“Less favorable treatment of an employee due to pregnancy is considered to be direct discrimination on the basis of gender. And even though gender discrimination is forbidden in Lithuania, quite often we receive information that employers are doing just that. For example, career-minded men or single women are always prioritized; at the interview, a woman is often asked to disclose her marital status and her future family plans, while women that are pregnant or on maternity leave are fired without giving any justified reason for doing so.”
– Jūratė Guzevičiūtė, HRMI Legal Director
Proceedings initiated: 2011
Proceedings closed: 2014
Case in brief: the woman was fired after telling her employer that she was pregnant
Outcome of the case: the woman’s dismissal amounted to discrimination on the ground of gender
Facts of the case:
Mrs. L.S is a person with a schizoaffective disorder. In March 2008, Mrs L.S. started working as an interpreter in the Embassy of Romania, and in May 2008, she signed a work contract and officially started her probationary period. In June 2008, the woman had a serious deterioration of health and was hospitalized. Later the same month Mrs L.S. informed her employer about her pregnancy and received an extremely negative reaction – she was accused of deception and fraud. After having delivered a certificate about her pregnancy to the employer, Mrs L.S. was dismissed the next day without any reason given by her employer.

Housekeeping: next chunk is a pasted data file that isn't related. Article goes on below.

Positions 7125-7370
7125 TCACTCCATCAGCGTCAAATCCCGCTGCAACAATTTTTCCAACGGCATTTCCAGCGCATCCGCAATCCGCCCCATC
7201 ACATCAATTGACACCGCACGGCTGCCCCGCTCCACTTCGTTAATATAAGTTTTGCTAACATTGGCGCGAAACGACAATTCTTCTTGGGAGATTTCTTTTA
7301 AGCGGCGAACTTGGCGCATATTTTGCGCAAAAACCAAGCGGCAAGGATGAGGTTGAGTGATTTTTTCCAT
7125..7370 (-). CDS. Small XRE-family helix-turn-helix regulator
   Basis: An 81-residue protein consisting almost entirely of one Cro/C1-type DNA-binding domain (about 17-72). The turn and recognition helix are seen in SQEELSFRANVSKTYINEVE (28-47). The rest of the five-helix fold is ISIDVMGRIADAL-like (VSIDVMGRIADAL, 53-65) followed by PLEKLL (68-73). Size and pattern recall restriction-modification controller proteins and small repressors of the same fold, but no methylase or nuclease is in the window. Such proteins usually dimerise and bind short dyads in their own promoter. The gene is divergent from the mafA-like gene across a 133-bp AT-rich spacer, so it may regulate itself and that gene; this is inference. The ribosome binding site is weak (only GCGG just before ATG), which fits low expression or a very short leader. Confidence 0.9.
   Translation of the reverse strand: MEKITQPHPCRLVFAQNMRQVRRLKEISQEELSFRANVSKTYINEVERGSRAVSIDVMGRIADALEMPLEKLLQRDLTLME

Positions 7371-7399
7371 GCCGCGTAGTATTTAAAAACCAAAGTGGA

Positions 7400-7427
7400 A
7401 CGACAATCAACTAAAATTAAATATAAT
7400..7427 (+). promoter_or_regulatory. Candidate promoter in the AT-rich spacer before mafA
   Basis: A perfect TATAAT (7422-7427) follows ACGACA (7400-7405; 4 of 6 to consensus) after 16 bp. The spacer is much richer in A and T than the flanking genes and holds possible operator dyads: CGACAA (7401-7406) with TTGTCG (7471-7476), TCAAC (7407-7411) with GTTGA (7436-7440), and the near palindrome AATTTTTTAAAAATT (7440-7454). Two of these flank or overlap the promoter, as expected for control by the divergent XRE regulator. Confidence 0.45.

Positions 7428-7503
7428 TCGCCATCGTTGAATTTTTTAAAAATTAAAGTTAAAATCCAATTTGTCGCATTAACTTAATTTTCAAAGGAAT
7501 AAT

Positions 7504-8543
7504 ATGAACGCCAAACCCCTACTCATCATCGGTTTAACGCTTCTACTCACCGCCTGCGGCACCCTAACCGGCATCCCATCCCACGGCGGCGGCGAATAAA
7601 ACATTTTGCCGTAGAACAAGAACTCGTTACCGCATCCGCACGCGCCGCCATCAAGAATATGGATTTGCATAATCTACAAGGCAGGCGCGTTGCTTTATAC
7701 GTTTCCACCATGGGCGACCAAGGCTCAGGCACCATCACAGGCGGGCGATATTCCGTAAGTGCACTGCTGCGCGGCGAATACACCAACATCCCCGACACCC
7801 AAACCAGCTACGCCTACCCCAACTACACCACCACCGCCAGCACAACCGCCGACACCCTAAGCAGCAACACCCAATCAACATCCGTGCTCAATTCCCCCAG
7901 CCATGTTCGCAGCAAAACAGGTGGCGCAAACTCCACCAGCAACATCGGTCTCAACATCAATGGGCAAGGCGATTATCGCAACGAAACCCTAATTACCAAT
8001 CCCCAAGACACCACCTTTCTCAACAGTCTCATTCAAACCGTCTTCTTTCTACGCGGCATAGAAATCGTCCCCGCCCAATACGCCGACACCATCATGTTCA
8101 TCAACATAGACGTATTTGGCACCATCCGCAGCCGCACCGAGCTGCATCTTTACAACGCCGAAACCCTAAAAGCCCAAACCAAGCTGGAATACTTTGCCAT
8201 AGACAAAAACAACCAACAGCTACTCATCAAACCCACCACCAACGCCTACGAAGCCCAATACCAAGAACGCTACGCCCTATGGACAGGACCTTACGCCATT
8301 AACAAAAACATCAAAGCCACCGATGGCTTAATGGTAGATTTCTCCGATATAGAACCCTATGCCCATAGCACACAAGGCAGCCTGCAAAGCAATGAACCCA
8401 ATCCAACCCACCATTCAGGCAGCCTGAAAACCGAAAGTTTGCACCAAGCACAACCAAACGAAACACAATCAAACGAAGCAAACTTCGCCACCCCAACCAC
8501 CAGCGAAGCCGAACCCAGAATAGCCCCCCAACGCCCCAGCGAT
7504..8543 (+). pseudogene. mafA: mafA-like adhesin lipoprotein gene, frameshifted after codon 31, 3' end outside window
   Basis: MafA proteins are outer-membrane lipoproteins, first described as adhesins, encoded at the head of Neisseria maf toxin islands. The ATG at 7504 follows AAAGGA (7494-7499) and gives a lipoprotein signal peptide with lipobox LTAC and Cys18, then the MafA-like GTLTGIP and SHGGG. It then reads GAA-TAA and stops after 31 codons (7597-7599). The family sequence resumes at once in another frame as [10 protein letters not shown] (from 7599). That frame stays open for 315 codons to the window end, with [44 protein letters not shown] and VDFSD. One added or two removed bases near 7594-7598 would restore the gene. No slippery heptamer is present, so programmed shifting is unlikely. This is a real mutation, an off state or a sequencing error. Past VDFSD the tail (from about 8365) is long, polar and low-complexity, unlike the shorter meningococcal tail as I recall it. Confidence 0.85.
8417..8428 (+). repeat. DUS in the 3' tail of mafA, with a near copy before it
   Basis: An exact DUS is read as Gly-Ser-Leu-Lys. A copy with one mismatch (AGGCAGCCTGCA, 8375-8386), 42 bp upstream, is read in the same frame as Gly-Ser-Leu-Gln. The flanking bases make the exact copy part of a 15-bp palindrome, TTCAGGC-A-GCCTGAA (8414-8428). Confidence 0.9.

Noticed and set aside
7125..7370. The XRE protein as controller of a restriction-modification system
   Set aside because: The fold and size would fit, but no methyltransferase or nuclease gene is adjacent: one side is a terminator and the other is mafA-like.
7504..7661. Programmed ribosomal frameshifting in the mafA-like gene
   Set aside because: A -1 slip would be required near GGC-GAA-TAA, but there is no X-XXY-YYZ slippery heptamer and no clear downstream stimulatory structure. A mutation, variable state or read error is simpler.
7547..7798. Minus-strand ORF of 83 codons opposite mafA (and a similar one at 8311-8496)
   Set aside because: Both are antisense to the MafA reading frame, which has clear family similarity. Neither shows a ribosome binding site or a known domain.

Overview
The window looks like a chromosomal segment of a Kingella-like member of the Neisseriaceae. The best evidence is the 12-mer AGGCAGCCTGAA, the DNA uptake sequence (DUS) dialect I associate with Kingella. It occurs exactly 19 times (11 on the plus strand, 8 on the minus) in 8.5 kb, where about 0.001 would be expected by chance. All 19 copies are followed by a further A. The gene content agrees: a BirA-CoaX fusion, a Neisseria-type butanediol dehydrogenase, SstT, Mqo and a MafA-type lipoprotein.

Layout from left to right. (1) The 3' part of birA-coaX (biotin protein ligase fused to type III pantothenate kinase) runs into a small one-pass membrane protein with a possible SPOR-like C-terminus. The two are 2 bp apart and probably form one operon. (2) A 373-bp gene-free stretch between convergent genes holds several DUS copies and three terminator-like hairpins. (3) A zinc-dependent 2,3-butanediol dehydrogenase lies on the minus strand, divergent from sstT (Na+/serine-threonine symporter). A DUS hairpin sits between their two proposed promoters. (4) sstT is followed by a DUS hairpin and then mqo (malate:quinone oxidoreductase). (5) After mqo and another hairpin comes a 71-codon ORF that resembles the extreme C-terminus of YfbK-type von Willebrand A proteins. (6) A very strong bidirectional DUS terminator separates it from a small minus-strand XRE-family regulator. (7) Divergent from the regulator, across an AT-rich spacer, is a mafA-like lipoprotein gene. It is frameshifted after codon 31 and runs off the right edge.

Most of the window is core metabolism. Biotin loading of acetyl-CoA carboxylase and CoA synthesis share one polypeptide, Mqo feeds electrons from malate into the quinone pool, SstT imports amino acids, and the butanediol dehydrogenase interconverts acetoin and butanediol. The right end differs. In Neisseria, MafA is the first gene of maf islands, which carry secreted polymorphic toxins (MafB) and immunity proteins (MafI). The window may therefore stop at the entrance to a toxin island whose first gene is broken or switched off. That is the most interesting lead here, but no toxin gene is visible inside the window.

Represented by the attoney-at-law Diana Gumbreviciute-Kuzminskiene and the Human Rights Monitoring Instititute, L.S. appealed to the court requesting to find her dismissal discriminatory on the grounds of disability (shizoaffective disorder) and gender (pregnancy).
In March 2012, Vilnius Regional Court found that L.S. was discriminated against on the ground of gender and awarded her 3186 EUR in damages. The case went up to the Lithuanian Supreme Court which upheld the first instance court’s judgment and ordered to reconsider the amount awarded in damages. The court noted that according to the EU Employment Equality Directive the sactions for the violation of a right to equality should be “effective, proportionate and dissuasive”. Yet the Supreme Court failed to acknowledge that the applicant suffered from discrimination not only on the ground of gender, but also on the ground of disability.
On 4 September 2014, the Lithuanian Court of Appeal re-examined increased the applicant’s damages award to 14 4481 EUR in pecuniary and 2896 EUR in non-pecuniary damages.